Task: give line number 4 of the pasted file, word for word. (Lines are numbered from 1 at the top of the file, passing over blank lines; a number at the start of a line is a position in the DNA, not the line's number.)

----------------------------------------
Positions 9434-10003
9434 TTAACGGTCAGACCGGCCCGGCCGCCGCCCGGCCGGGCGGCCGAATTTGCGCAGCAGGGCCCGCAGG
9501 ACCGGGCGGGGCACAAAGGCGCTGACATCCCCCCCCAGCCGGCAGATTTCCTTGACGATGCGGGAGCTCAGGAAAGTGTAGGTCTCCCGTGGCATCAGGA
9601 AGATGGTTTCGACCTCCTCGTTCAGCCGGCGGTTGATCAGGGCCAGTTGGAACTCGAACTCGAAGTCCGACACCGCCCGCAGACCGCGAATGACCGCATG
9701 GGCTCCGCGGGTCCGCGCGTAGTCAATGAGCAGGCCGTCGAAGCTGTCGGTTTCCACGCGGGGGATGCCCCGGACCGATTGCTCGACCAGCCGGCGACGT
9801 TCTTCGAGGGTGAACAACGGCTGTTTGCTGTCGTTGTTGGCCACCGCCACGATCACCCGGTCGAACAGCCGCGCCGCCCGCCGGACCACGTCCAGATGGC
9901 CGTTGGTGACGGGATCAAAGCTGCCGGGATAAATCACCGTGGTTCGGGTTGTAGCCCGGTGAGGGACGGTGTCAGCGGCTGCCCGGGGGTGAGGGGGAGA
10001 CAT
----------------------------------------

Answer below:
9601 AGATGGTTTCGACCTCCTCGTTCAGCCGGCGGTTGATCAGGGCCAGTTGGAACTCGAACTCGAAGTCCGACACCGCCCGCAGACCGCGAATGACCGCATG